3. Answers should include; word of mouth, message runners, boats, horses, and wagons, letters, telegrams
  4. Explain that today we have reliable, fast ways to send mail and packages all over the world. However, how did people communicate 200 years ago? In today’s lesson, we’re going to talk about the evolution of the mail service in the United States.

Activity One: Mail Service Timeline

  1. Divide students into pairs.
  2. Mix up the cut-out Time Line Cards fromReproducible #2 – Time Line Cards and hand one out to each pair. Give the kids time to read the information about their event in the time line.
  3. Instruct the students to stand up and organize themselves in a line around the classroom in what they think is the correct chronological order of the events.  Students will need to discuss with each other the information they have on their cards.  When they have decided on an order, go through the line and put them in the correct order when they are not.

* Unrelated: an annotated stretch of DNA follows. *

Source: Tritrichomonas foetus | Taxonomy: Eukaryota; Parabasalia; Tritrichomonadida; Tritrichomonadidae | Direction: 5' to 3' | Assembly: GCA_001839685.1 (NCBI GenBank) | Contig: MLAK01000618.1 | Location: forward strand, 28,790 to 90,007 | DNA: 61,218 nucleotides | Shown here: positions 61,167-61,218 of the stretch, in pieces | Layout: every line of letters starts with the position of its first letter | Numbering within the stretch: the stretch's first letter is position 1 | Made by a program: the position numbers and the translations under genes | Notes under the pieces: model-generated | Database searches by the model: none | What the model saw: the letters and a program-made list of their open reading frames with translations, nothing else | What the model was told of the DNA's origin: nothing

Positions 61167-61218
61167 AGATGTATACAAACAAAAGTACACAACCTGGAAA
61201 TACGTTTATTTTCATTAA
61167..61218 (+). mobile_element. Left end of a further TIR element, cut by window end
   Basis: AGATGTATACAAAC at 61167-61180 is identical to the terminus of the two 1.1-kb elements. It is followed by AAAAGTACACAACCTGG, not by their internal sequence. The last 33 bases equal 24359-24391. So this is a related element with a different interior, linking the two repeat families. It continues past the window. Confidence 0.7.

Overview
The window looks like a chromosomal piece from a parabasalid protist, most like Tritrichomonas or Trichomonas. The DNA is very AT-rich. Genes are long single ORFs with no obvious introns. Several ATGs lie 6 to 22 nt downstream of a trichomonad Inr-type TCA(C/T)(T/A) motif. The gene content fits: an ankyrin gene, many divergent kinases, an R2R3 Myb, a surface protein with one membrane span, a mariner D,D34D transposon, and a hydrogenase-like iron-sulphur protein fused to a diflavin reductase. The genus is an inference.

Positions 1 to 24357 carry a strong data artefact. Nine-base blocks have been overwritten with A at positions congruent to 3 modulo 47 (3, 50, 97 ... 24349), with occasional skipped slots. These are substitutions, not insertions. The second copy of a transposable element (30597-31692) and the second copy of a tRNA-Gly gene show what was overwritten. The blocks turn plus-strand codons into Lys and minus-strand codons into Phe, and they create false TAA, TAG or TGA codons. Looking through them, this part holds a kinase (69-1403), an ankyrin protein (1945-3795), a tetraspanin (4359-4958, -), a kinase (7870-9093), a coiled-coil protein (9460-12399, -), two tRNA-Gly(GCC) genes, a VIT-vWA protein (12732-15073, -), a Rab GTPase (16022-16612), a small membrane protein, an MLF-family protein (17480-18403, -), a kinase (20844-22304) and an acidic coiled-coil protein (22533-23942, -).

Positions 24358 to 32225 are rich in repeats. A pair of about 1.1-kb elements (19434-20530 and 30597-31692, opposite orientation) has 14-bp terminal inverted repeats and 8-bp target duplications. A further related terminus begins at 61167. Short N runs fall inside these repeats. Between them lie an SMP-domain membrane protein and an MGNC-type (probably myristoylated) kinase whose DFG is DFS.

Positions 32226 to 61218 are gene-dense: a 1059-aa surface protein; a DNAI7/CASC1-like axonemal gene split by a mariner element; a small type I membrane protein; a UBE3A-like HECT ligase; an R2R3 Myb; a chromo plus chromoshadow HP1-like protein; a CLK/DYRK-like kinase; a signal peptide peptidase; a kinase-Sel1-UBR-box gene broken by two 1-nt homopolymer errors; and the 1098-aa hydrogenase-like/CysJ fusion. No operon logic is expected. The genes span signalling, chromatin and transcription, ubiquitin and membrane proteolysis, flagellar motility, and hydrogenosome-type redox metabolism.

4. Then, start at the beginning of the line and say the year this event took place (Reference Reproducible #1 – Mail Service Time Line Key). As you go through each event, have one students of the pair read the name of the event and the information on their card.  Repeat this all the way down the line.
  5. After the timeline has been completed, ask students to return to their seats and lead a discussion about the evolution of the postal system by asking the following questions:
  6. What changes can you see in the way in which mail has been transported overtime? Possible answers: machines have been gradually introduced such as cars, trucks, and planes to replace human and animal transportation; technology has made things faster and easier; the pace of mail delivery gets faster over time.